- Render a Report – Upon the master’s return, they are called to render an account. The text depicts a kind of joy on their part as they report. He said, “Master, you gave me five (two) talents. See, I have made five (two) more.” There is a sensible enthusiasm for the opportunity and a joy for the harvest.
- Rise in the Ranks. And note that their presumptions of the master as a fair and reasonable man are affirmed in his response. Well done, my good and faithful servant. Since you were faithful in small matters, I will give you great responsibilities. Come, share your master’s joy. Hence we see that the master is joyful and wants to share his joy with the servants. Further, he is willing to give them greater access to share in his blessings and joy based on their openness to trusting him and on having proved themselves trustworthy.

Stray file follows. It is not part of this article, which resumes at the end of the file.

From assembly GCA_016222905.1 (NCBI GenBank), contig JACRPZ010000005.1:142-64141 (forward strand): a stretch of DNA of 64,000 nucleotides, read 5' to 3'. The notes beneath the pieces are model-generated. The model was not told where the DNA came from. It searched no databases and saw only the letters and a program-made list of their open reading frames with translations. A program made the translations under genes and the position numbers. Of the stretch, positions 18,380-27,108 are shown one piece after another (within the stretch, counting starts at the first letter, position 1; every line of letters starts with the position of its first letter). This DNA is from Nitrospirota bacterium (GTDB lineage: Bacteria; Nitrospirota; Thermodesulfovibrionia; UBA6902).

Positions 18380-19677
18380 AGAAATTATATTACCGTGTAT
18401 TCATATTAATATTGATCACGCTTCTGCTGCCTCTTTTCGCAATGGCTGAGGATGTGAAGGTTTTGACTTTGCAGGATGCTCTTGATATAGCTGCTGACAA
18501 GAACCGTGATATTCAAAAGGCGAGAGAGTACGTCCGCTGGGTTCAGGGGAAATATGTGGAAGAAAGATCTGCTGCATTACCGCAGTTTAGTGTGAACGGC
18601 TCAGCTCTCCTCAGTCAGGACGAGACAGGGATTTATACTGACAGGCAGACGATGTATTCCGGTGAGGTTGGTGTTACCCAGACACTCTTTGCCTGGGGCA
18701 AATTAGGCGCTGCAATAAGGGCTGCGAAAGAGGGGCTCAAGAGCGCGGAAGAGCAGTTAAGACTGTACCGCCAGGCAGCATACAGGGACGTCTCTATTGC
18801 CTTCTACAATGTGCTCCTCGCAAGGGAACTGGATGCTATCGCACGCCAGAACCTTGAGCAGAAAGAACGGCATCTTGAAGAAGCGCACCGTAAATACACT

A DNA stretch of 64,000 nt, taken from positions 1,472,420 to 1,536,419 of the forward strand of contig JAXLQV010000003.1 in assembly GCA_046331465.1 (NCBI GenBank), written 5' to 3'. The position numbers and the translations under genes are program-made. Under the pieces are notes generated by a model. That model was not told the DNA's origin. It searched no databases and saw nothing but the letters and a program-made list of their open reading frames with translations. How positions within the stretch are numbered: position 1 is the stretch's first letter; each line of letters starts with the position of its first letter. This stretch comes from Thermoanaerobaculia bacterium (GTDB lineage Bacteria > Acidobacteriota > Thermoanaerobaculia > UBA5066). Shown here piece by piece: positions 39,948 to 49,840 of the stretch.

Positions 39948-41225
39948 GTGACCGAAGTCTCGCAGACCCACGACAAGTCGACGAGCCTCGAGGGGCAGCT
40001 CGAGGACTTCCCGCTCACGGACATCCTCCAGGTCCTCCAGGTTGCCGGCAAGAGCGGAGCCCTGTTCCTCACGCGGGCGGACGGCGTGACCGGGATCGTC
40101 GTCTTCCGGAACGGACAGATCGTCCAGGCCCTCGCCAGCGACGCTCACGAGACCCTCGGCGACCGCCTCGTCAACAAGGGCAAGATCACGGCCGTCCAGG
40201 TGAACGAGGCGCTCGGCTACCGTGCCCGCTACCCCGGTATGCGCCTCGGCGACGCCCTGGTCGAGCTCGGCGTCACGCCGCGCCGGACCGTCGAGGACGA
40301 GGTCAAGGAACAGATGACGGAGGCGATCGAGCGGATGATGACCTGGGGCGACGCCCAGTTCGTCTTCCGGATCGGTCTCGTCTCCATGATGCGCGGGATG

Thus at some level the two successful servants see the owner of the riches as a man they can deal with. They have a healthy respect for him but not an immature fear. They receive the funds gladly, and with that gratitude they set to work, motivated and enthusiastic.